# 1283: Integration - Approximate integration - Trapezium Rule for Difficult Integrals

Functions such as $\color{blue}{y = {e^{ - {x^2}}}}$ and $\color{blue}{y = \sin \left( {x^2} \right)}$
cannot be integrated by basic methods.

However, their definite integrals can be estimated using numerical methods such as the trapezium rule (or trapezoidal rule in the USA) which is presented here.

The method consists of dividing the area into strips. The area of each strip is estimated by taking it to be approximately a trapezium.

With the display, you should see how the accuracy of the estimate increases as the number of intervals increases.

With the display, you should also see how the trapezium rule overestimates where the curve is concave upwards, and underestimates where the curve is convex upwards.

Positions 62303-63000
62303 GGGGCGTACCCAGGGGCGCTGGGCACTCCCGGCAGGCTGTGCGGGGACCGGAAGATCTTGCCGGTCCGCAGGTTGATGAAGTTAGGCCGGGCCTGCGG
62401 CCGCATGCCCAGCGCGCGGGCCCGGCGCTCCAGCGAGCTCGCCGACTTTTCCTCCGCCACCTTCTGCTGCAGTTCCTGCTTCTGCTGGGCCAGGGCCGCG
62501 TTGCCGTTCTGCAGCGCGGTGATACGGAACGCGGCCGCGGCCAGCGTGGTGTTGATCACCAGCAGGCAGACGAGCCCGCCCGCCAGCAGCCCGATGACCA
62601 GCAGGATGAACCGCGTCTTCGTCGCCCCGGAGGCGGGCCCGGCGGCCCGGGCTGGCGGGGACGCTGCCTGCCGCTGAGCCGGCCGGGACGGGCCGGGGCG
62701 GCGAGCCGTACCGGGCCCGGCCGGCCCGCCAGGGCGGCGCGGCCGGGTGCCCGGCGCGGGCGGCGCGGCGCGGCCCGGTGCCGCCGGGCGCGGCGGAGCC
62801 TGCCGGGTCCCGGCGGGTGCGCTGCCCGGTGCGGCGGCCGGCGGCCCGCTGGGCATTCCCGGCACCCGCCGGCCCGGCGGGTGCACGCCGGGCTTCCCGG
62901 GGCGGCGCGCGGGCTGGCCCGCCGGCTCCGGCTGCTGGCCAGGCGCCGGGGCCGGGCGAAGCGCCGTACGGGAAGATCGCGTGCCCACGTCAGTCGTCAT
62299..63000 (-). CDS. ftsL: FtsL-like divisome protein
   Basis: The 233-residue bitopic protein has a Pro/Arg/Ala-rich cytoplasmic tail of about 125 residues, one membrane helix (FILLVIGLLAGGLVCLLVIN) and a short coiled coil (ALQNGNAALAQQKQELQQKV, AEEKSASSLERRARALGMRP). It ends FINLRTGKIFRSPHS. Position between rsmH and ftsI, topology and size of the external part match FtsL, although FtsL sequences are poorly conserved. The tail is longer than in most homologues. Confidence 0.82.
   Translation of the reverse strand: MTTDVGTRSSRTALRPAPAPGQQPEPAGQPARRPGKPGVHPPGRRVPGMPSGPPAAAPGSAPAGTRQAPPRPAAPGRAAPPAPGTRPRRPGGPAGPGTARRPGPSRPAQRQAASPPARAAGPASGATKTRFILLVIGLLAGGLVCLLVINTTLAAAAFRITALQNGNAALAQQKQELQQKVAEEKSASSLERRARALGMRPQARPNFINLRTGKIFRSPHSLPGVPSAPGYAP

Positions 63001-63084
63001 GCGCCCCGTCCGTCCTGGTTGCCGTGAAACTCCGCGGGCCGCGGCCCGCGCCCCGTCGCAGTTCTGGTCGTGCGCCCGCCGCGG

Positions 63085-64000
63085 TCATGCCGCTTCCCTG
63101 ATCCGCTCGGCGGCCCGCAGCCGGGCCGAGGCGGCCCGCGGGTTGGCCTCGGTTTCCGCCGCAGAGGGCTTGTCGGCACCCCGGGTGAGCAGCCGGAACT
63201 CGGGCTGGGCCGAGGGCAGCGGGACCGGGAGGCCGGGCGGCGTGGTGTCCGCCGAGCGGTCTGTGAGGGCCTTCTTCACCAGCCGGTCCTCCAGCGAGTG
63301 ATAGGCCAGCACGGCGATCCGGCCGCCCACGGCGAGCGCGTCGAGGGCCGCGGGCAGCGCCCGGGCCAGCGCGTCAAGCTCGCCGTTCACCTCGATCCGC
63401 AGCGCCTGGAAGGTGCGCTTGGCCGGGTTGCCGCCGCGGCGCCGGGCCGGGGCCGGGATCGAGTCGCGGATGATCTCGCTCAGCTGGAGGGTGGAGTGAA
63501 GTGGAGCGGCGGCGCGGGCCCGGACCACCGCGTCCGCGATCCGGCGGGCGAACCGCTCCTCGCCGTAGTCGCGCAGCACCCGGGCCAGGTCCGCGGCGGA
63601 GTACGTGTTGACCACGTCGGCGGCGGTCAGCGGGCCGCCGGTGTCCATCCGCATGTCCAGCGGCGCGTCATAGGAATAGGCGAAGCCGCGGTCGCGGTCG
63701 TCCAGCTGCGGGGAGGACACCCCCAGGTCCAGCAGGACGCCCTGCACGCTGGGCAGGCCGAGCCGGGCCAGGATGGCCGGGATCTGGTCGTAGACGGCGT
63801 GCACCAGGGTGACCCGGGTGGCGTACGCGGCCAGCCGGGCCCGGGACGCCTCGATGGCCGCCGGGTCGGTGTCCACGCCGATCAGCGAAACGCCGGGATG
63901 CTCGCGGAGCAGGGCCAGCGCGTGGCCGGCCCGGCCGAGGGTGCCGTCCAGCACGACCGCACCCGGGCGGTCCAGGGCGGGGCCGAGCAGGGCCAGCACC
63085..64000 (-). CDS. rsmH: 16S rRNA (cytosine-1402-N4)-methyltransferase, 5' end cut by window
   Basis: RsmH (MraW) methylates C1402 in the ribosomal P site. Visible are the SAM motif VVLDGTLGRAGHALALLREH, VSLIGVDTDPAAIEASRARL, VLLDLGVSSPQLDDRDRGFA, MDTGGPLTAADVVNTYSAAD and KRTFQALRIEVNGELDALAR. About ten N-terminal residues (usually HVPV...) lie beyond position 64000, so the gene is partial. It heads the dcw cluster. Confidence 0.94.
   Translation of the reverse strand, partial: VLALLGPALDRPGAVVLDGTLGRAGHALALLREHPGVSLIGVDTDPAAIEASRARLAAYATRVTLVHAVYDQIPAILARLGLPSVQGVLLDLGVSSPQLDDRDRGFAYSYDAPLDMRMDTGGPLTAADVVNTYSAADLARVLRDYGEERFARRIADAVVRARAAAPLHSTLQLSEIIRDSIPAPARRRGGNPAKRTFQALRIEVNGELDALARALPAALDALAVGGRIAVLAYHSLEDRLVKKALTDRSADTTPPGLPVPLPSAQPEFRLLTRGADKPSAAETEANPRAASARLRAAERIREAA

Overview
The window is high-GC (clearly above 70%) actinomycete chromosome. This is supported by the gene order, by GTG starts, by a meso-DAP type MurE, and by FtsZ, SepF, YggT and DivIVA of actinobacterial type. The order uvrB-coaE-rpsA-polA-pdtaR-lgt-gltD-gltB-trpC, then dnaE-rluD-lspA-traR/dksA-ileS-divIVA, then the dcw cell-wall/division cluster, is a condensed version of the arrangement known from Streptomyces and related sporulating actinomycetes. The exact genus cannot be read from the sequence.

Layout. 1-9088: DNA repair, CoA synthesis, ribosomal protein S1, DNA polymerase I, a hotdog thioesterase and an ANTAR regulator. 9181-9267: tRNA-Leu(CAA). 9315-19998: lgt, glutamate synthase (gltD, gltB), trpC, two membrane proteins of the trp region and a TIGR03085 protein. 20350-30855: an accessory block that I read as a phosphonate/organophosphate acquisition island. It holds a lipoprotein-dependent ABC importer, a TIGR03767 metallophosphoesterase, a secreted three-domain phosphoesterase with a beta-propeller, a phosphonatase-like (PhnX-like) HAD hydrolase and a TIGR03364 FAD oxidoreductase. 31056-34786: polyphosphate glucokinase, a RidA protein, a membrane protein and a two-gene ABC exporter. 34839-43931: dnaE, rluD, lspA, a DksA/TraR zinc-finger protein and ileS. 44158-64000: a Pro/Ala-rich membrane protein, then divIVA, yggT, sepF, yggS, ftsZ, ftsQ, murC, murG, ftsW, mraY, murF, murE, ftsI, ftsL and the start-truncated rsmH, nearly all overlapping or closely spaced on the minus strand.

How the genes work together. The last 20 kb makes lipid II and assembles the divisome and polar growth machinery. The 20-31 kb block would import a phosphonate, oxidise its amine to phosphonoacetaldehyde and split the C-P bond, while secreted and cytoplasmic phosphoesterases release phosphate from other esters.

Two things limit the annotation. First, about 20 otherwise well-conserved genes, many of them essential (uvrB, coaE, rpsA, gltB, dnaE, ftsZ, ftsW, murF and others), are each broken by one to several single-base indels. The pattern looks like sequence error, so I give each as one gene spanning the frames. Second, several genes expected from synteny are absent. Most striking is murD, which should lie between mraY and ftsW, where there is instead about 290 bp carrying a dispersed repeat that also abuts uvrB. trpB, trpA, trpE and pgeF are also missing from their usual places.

However, their definite integrals can be estimated using numerical methods such as the trapezium rule (or trapezoidal rule in the USA) which is presented here.

The method consists of dividing the area into strips. The area of each strip is estimated by taking it to be approximately a trapezium.

With the display, you should see how the accuracy of the estimate increases as the number of intervals increases.

With the display, you should also see how the trapezium rule overestimates where the curve is concave upwards, and underestimates where the curve is convex upwards.

Select function: y =